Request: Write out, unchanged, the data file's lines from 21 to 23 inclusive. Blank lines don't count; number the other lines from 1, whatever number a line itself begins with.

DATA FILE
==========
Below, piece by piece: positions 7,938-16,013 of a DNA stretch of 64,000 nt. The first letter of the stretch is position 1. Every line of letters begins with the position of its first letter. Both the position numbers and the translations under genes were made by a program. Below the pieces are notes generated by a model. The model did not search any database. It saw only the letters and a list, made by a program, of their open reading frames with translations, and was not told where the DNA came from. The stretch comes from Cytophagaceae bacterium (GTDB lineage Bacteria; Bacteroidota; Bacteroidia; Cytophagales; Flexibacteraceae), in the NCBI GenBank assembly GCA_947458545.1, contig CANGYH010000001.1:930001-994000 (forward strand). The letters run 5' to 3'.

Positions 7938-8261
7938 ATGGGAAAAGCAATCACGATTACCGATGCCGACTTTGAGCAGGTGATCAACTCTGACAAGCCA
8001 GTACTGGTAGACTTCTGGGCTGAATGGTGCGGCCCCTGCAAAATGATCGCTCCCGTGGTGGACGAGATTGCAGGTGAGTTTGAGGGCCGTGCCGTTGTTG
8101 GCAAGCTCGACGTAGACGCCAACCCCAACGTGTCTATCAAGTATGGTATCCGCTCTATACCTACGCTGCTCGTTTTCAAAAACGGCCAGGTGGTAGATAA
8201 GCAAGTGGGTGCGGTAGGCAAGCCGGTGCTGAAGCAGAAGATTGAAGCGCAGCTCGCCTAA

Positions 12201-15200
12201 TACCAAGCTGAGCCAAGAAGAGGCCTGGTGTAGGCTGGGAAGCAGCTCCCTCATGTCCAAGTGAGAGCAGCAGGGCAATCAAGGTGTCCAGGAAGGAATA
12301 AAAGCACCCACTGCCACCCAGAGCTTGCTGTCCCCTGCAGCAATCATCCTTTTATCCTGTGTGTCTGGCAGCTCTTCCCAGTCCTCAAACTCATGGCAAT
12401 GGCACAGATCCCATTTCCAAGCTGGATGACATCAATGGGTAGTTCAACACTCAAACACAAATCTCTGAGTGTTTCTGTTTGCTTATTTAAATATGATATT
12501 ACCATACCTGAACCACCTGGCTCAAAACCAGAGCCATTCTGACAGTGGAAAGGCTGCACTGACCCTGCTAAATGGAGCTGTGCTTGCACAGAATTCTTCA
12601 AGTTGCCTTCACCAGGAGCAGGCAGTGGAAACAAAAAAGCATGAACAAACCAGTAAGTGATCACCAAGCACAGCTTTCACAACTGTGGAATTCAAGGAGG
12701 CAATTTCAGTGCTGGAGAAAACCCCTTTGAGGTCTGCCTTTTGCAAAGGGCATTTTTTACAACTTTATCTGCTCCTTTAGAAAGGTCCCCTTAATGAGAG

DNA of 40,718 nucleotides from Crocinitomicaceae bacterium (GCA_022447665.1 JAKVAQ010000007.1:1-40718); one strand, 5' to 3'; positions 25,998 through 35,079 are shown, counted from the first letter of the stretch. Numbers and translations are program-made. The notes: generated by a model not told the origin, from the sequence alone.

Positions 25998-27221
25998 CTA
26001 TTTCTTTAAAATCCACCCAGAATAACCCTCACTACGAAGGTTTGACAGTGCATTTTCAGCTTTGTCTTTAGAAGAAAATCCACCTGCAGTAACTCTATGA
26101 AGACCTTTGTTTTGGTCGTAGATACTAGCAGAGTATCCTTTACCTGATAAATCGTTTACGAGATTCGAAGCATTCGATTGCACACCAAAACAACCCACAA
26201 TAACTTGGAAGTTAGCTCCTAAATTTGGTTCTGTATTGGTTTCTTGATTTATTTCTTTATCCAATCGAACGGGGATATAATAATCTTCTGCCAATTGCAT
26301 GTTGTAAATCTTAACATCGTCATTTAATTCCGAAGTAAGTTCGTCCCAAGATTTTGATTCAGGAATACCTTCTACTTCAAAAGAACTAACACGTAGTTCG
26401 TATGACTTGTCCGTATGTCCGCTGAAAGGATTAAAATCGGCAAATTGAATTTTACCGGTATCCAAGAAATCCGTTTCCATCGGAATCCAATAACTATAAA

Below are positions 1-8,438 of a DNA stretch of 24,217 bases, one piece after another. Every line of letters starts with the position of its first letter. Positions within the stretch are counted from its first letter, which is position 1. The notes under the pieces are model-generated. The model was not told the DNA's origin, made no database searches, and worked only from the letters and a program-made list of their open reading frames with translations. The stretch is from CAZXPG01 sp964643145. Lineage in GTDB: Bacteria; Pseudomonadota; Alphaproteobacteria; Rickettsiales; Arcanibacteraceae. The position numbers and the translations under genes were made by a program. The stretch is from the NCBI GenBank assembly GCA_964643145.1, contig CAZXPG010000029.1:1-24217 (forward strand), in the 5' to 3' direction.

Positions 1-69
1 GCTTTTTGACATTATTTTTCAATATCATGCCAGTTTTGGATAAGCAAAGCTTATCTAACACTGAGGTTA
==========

26401 TATGACTTGTCCGTATGTCCGCTGAAAGGATTAAAATCGGCAAATTGAATTTTACCGGTATCCAAGAAATCCGTTTCCATCGGAATCCAATAACTATAAA

Below are positions 1-8,438 of a DNA stretch of 24,217 bases, one piece after another. Every line of letters starts with the position of its first letter. Positions within the stretch are counted from its first letter, which is position 1. The notes under the pieces are model-generated. The model was not told the DNA's origin, made no database searches, and worked only from the letters and a program-made list of their open reading frames with translations. The stretch is from CAZXPG01 sp964643145. Lineage in GTDB: Bacteria; Pseudomonadota; Alphaproteobacteria; Rickettsiales; Arcanibacteraceae. The position numbers and the translations under genes were made by a program. The stretch is from the NCBI GenBank assembly GCA_964643145.1, contig CAZXPG010000029.1:1-24217 (forward strand), in the 5' to 3' direction.

Positions 1-69